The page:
the open office, flourishes: some seventy per cent of all offices now have an open floor plan.
…. a growing body of evidence suggests that the open office undermines the very things that it was designed to achieve.
…. In 2011, the organizational psychologist Matthew Davis reviewed more than a hundred studies about office environments. He found that, though open offices often fostered a symbolic sense of organizational mission, making employees feel like part of a more laid-back, innovative enterprise, they were damaging to the workers’ attention spans, productivity, creative thinking, and satisfaction. Compared with standard offices, employees experienced more uncontrolled interactions, higher levels of stress, and lower levels of concentration and motivation.
….the ability to control the environment had a significant effect on team cohesion and satisfaction.
….An open environment may even have a negative impact on our health.
….noise has been repeatedlytied to reduced cognitive performance. The psychologist Nick Perham, who studies the effect of sound on how we think, has found that office commotion impairs workers’ ability to recall information, and even to do basic arithmetic. Listening to music to block out the office intrusion doesn’t help: even that, Perham found, impairs our mental acuity.
….it seems that the more frantically you multitask, the worse you become at blocking out distractions.
“The worlds of business, office design and psychology really need to get their heads together. Large open-plan offices have become the norm across modern cities despite a sizeable literature documenting the disadvantages, including increased distraction and diminished worker satisfaction.
Open-plan offices are favoured by companies largely because of economic factors”
“Our results categorically contradict the industry-accepted wisdom that open-plan layout enhances communication between colleagues and improves occupants’ overall work environmental satisfaction,” the researchers concluded. They added: “… considering previous researchers’ finding that satisfaction with workspace environment is closely related to perceived productivity, job satisfaction and organisational outcomes, the open-plan proponents’ argument that open-plan improves morale and productivity appears to have no basis in the research literature.”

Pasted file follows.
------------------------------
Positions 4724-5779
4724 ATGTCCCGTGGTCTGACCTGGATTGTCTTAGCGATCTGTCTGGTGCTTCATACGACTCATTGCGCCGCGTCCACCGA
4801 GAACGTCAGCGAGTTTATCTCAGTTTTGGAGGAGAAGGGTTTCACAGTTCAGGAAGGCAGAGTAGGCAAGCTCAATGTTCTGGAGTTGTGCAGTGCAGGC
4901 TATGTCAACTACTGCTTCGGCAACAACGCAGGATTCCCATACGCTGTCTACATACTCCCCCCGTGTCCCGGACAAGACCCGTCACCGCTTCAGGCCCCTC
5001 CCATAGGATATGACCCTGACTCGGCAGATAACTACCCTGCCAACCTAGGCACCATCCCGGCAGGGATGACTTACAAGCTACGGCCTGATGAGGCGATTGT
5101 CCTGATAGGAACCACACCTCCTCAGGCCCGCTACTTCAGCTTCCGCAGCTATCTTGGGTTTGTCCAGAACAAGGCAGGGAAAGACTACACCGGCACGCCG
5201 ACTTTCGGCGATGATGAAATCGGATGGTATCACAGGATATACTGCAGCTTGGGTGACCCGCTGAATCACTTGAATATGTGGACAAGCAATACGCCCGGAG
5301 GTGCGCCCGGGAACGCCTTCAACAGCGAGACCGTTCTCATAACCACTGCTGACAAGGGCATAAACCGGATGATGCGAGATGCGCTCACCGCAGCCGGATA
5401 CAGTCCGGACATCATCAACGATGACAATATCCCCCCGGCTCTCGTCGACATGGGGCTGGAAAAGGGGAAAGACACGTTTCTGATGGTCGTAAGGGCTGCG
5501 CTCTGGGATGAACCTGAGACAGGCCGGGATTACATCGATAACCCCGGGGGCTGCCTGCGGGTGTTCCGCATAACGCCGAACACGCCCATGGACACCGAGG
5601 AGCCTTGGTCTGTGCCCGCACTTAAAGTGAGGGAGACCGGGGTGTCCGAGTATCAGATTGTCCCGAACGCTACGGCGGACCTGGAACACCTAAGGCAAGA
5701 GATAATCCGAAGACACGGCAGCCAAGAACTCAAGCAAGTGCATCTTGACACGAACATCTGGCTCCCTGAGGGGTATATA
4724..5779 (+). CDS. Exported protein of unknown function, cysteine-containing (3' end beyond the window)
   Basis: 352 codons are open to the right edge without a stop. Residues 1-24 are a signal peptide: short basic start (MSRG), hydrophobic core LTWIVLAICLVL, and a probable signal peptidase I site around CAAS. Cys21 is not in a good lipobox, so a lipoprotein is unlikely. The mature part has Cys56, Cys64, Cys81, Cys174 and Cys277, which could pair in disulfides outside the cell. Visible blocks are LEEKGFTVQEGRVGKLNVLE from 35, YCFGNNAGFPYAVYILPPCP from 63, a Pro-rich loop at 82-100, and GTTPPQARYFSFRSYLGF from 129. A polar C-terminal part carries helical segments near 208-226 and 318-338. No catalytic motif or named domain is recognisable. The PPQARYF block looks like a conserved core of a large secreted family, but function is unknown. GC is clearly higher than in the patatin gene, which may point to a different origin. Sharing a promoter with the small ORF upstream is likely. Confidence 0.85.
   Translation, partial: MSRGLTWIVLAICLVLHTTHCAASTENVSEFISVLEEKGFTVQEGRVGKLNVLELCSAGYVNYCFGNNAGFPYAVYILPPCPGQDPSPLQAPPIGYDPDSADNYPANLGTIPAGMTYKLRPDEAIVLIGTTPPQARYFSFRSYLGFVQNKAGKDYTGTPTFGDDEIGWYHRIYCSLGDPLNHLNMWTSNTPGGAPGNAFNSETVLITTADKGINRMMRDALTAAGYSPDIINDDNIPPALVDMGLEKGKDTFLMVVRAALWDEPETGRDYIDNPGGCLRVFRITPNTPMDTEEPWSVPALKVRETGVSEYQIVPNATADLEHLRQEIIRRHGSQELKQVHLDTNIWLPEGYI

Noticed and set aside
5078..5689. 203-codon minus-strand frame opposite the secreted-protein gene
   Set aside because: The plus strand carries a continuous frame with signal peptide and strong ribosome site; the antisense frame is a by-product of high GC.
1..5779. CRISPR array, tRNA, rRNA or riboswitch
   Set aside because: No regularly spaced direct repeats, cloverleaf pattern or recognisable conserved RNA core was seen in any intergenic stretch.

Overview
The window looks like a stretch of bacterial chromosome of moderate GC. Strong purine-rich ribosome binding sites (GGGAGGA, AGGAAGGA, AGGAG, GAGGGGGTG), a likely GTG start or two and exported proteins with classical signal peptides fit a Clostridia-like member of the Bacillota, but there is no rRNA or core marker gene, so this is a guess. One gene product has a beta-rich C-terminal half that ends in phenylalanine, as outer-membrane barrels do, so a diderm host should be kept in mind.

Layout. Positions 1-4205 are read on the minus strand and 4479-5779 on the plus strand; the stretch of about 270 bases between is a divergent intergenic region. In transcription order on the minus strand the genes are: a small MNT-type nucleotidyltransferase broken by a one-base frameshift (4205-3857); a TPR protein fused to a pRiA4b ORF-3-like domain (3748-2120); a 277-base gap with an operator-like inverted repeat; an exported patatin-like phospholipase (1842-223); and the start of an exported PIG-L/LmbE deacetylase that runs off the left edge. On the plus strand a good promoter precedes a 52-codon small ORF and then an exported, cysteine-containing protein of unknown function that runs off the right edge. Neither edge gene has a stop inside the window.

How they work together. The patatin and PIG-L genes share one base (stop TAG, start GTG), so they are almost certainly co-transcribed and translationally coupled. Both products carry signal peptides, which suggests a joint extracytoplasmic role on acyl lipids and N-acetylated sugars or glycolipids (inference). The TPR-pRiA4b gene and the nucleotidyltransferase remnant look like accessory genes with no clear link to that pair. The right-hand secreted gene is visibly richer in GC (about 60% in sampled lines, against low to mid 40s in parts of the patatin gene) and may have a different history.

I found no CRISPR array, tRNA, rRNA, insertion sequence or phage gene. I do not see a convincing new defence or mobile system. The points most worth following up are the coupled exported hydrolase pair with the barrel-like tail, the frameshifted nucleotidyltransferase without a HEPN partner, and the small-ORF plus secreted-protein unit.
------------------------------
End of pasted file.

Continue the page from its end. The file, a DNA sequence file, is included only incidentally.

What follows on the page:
The reasons brainstorming fails are instructive for other forms of group work, too. People in groups tend to sit back and let others do the work; they instinctively mimic others’ opinions and lose sight of their own; and, often succumb to peer pressure.
The one important exception to this dismal record is electronic brainstorming, where large groups outperform individuals; and the larger the group the better. The protection of the screen mitigates many problems of group work. …. [The Internet] is a place where we can be alone together — and this is precisely what gives it power.
[R]ecent studies suggest that influential academic work is increasingly conducted by teams rather than by individuals. (Although teams whose members collaborate remotely, from separate universities, appear to be the most influential of all.) The problems we face in science, economics and many other fields are more complex than ever before, and we’ll need to stand on one another’s shoulders if we can possibly hope to solve them.
But even if the problems are different, human nature remains the same. And most humans have two contradictory impulses: we love and need one another, yet we crave privacy and autonomy.
To harness the energy that fuels both these drives, we need to move beyond the New Groupthink and embrace a more nuanced approach to creativity and learning. Our offices should encourage casual, cafe-style interactions, but allow people to disappear into personalized, private spaces when they want to be alone. Our schools should teach children to work with others, but also to work on their own for sustained periods of time. And we must recognize that introverts like Steve Wozniak need extra quiet and privacy to do their best work.